Abstract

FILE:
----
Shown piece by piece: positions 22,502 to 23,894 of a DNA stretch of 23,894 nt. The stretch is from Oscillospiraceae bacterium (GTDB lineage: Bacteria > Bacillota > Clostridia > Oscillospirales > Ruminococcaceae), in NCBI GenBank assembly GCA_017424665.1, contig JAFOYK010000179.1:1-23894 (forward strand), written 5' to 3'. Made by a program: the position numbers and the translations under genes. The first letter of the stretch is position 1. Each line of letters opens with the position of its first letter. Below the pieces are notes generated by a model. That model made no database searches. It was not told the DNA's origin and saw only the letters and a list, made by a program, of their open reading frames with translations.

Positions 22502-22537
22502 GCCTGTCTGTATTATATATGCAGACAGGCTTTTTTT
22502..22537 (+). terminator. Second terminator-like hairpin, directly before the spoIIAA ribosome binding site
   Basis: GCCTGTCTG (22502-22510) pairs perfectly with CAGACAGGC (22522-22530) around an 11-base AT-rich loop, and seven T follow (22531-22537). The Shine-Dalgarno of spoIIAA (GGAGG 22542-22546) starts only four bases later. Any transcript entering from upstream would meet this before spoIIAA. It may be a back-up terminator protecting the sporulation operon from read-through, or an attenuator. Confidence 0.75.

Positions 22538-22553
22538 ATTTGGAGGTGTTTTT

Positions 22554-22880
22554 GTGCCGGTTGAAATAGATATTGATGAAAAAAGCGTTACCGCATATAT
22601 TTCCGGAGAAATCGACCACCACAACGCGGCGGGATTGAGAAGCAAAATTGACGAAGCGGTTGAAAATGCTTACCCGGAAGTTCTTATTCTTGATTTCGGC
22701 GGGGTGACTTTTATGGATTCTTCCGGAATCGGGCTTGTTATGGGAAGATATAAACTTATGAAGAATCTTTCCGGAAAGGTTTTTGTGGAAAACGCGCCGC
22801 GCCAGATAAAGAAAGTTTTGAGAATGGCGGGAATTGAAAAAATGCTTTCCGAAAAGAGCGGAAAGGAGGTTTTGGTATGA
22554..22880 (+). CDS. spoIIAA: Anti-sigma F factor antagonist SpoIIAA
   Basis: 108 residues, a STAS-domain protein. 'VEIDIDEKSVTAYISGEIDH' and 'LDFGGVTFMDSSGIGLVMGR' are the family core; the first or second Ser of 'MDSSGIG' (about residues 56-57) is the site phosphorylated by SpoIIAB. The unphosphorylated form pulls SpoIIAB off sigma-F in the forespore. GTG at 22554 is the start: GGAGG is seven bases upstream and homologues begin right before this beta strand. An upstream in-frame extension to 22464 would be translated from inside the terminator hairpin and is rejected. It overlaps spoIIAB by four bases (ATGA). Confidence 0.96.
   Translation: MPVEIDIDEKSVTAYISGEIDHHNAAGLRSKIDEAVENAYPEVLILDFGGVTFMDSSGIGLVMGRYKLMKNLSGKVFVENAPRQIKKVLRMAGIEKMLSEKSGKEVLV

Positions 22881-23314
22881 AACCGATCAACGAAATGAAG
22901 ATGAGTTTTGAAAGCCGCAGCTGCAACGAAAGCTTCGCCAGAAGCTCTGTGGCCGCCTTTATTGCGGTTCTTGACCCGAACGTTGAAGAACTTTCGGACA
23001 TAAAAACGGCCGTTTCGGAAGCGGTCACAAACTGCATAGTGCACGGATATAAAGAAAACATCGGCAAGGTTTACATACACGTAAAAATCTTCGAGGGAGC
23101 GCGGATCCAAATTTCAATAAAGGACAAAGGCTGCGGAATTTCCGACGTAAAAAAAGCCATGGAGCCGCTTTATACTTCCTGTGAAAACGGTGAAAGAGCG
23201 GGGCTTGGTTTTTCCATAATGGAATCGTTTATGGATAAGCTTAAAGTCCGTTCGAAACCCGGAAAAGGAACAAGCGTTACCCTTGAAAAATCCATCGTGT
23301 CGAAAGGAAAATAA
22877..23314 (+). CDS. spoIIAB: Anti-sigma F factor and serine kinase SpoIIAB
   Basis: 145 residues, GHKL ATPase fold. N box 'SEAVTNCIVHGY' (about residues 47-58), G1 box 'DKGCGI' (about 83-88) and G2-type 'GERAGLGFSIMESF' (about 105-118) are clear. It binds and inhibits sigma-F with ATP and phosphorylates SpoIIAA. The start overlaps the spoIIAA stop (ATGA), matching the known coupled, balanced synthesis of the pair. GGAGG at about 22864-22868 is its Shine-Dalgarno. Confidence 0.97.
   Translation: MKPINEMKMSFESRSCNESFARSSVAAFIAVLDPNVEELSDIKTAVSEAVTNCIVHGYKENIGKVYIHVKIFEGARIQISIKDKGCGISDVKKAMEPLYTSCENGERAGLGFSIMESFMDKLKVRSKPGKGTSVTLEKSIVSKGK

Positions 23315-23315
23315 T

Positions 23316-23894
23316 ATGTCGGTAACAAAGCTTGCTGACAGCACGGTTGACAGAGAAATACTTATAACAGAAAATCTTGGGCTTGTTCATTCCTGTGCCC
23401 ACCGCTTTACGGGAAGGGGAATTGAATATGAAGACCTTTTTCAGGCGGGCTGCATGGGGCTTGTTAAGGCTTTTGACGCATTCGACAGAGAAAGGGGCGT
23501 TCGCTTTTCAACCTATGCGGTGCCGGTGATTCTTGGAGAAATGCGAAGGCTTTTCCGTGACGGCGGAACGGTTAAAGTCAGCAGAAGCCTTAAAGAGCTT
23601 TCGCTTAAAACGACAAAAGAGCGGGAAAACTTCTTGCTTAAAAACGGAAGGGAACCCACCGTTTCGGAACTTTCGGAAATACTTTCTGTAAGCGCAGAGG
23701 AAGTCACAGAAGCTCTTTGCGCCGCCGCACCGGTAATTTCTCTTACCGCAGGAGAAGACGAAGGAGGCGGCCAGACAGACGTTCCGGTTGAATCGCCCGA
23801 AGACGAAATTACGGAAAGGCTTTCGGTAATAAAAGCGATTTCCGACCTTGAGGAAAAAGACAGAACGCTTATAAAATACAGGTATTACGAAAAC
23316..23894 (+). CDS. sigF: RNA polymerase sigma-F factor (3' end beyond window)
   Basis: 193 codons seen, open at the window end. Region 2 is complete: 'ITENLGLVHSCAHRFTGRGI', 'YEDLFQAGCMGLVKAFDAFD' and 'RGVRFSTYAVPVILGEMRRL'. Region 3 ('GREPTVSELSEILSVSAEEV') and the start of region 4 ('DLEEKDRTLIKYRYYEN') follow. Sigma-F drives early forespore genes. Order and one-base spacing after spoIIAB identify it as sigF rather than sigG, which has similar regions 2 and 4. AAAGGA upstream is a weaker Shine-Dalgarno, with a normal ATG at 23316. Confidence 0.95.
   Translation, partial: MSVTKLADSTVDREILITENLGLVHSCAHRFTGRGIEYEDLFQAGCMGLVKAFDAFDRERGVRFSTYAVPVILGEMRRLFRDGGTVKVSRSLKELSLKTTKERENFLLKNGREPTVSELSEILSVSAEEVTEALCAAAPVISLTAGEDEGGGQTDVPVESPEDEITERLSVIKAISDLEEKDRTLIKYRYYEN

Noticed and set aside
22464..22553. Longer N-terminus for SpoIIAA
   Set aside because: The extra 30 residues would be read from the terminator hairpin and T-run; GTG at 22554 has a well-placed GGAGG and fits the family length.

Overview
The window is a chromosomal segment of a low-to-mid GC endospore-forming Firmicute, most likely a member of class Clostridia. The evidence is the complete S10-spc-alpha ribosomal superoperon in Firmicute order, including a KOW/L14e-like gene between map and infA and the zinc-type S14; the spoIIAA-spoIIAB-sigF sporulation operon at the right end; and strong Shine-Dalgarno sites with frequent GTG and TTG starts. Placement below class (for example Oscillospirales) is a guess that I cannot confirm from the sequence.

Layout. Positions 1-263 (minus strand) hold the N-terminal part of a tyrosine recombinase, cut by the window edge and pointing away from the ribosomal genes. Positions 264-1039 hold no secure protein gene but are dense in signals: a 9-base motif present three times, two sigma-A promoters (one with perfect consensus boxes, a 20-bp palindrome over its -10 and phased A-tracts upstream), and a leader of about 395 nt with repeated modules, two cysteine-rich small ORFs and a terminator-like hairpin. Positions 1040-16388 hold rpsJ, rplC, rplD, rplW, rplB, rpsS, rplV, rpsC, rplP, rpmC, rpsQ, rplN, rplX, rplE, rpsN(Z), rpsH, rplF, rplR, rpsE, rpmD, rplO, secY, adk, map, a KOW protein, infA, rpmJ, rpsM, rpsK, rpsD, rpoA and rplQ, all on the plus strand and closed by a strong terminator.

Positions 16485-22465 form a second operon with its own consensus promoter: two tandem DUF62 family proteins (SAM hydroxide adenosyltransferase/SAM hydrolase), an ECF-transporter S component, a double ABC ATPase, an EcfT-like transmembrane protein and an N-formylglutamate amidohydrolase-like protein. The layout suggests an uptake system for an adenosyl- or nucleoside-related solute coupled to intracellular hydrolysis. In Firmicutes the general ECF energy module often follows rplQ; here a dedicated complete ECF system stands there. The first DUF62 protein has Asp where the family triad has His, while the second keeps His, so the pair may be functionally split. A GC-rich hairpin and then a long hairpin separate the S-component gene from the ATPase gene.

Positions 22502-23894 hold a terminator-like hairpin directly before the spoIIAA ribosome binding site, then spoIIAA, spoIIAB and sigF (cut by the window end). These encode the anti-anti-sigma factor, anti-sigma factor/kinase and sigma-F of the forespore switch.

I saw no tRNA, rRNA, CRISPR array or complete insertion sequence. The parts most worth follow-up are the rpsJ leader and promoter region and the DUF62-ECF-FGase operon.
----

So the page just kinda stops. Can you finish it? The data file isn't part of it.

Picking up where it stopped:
The Late Cretaceous closure of the Late Jurassic–Early Cretaceous Rocas Verdes basin resulted in the development of the Patagonian fold-and-thrust belt and Magallanes foreland basin between 50°S and 54.5°S. New geologic maps, structural data, and two retrodeformed, line-balanced cross sections from the Magallanes region of Chile (53°S–54°S) constrain the kinematic evolution and along-strike correlations of deformation that occurred at the base of the fold-and-thrust belt near the brittle-ductile transition. The stratigraphic architecture of the predecessor basin controlled the position of regional décollement levels. During the initial stage of closure (Albian–Campanian), the floor of the Rocas Verdes basin was imbricated and thrust onto the continental margin to form a regional décollement within Jurassic–Lower Cretaceous shale. Continued shortening resulted in the deepening of the décollement to a ductile shear zone that formed <1 km below the basement-cover contact. Ductile polyphase folding accommodated basement shortening and was mechanically decoupled from the overlying fold-and-thrust belt below the lower décollement. Ramps that cut Jurassic volcanic deposits linked the lower and upper décollements and transferred displacement into the nascent foreland basin. A second stage of shortening, characterized by basement-involved reverse faults that cut the early décollements, reflects complete closure of the Rocas Verdes basin by the Maastrichtian–Eocene. Coniacian to Eocene shortening estimates indicate a northwest-southeast increase from 26% to 37% over 100 km along strike and are consistent with regional models of the Patagonian fold-and-thrust belt. The results provide an important example of the kinematic evolution of the base of a retroarc fold-and-thrust belt in an “Andean-style” orogen.

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